In September 2015, Alliance-member NGO Avoid Accident, based in Punjab, India, launched a basic life support and trauma care training series, called Rescue Road Accident Victims in Golden Hour. The training program aims to provide life-saving skills to first responders in the event of a traffic crash. The program is in partnership with Fortis Hospital in Mohali, Punjab, which provides medical expertise and certified instructors to deliver the first response training seminars to people who spend much of the time on the roads and are likely to be first responders at a crash site. As part of the training series, Avoid Accident and Fortis Hospital have developed comprehensive training modules that provide citizens with the skills and information they need to stabilize severely injured crash victims in the critical time before the victims reach a hospital.
The interactive training series employs videos and mannequin bodies so that trainees can receive firsthand practice related to topics such as control of bleeding, assisted breathing, stabilization of the neck, pressure bandaging, safe transport to an appropriate trauma facility, and other basic practices for immediate management of a trauma victim. The training series continue to be conducted on a bi-monthly basis.
“Millions of lives are lost every year in road traffic crashes the world over. However, timely and appropriate interventions by first responders can go a long way in preventing these casualties. Whatever is done or left undone during the first few minutes after a crash can determine to a large extent whether the victim will survive or not,” stated Avoid Accident. “We are enabling the people who spend a significant time of the roads, due to their job profile in particular, as well as every day citizens, by imparting critical training on first response.”
The term “Golden Hour” is a concept that refers to the critical period between a crash and the time when a crash victim receives medical treatment. While there is not current evidence that says the survival rate of the victims drops exactly after sixty minutes without medical treatment, it is well established that the sooner the the victims received medical attention, the higher the chance of survival.
To inform the training program, Avoid Accident conducted preliminary research to understand the severity of the situation at crash sites in India and obstacles bystanders face when deciding to immediately assist crash victims. The report cited crash data from 2012, in which more than 4.9 million traffic crashes were reported in all of India’s states/territories. Of these crashes, 25 percent involved a fatality. The report also presented survey results which suggest that “people don’t want to get involved in road crash cases, because they feel instead of getting appreciation, they will get harassed by the system and they would have to devote a lot of time by making rounds to the police station/court.” Alongside providing basic medical training, the series seeks to address bystander concerns and inform first responders of their rights.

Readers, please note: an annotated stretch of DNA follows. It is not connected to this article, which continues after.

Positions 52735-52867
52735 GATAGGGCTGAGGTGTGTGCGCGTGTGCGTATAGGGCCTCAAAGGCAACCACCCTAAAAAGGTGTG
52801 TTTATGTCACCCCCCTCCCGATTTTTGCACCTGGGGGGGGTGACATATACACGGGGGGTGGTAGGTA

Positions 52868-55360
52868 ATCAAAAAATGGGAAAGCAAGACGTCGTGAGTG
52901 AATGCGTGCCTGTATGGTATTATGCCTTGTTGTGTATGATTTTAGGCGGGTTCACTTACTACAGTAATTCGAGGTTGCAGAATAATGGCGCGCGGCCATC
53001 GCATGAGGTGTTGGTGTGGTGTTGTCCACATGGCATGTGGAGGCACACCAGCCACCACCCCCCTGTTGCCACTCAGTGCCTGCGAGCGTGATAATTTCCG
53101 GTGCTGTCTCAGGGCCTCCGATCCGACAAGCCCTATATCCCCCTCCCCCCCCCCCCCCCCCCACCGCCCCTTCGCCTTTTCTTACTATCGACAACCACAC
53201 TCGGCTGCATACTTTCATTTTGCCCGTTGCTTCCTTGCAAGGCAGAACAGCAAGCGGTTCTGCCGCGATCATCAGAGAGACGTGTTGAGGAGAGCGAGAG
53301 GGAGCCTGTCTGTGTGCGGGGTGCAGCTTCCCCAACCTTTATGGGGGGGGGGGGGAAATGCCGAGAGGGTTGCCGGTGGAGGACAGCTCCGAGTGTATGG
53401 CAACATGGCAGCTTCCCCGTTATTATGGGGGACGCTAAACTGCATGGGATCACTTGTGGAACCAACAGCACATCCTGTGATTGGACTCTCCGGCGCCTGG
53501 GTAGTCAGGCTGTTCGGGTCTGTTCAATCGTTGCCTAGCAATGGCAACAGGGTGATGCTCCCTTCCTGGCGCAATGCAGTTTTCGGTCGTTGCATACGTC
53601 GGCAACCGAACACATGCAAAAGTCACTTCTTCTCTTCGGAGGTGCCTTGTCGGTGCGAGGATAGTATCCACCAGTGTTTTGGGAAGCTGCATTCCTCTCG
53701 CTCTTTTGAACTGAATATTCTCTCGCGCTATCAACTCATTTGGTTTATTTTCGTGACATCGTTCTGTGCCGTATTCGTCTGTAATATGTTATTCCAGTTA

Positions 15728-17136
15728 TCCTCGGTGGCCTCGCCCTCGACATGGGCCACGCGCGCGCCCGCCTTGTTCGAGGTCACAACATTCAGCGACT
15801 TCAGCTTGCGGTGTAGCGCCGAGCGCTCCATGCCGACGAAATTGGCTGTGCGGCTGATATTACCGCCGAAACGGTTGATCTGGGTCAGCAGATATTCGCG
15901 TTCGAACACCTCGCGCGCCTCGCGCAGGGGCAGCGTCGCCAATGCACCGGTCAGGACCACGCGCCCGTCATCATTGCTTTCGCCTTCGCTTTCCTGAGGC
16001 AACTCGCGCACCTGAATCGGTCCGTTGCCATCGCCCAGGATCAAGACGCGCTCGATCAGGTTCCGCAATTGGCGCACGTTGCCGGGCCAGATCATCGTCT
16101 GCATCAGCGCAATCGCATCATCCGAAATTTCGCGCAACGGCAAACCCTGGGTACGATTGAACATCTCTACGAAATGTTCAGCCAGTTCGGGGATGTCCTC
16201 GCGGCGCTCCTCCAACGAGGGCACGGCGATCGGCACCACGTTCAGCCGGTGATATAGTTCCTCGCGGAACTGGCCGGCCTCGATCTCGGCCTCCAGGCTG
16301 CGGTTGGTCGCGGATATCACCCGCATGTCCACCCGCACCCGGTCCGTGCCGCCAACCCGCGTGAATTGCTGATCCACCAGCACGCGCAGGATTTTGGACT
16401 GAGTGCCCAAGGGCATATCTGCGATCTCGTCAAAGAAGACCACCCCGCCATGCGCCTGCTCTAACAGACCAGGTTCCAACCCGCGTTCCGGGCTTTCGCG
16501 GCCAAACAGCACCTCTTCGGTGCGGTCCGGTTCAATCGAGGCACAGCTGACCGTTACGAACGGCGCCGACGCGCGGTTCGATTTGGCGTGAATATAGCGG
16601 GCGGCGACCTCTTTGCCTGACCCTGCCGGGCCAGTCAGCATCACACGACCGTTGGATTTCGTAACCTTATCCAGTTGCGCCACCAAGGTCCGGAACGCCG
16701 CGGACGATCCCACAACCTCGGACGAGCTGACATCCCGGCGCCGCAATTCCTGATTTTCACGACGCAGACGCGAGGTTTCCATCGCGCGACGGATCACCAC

A unique aspect of Avoid Accident’s training program is their focus on recruiting trainees who are most likely to witness a traffic crash due to their regular proximity to high-risk roads. “We invite people to participate in the training who spend most of their time on or near the roads, due to their jobs or other reasons. Such people have the potential to serve as a ready task force always available on the roads and are often in a position to respond more quickly at the crash site than an ambulance,” stated Avoid Accident.
In January, corresponding with India Road Safety Week, Avoid Accident will combine the Rescue Road Accident Victims in Golden Hour program with their ongoing work related to school bus safety by providing training to nearly 1,200 school bus drivers in the region.
Read more about Avoid Accident and the Rescue Road Accident Victims in Golden Hour project on their website at www.avoidaccident.org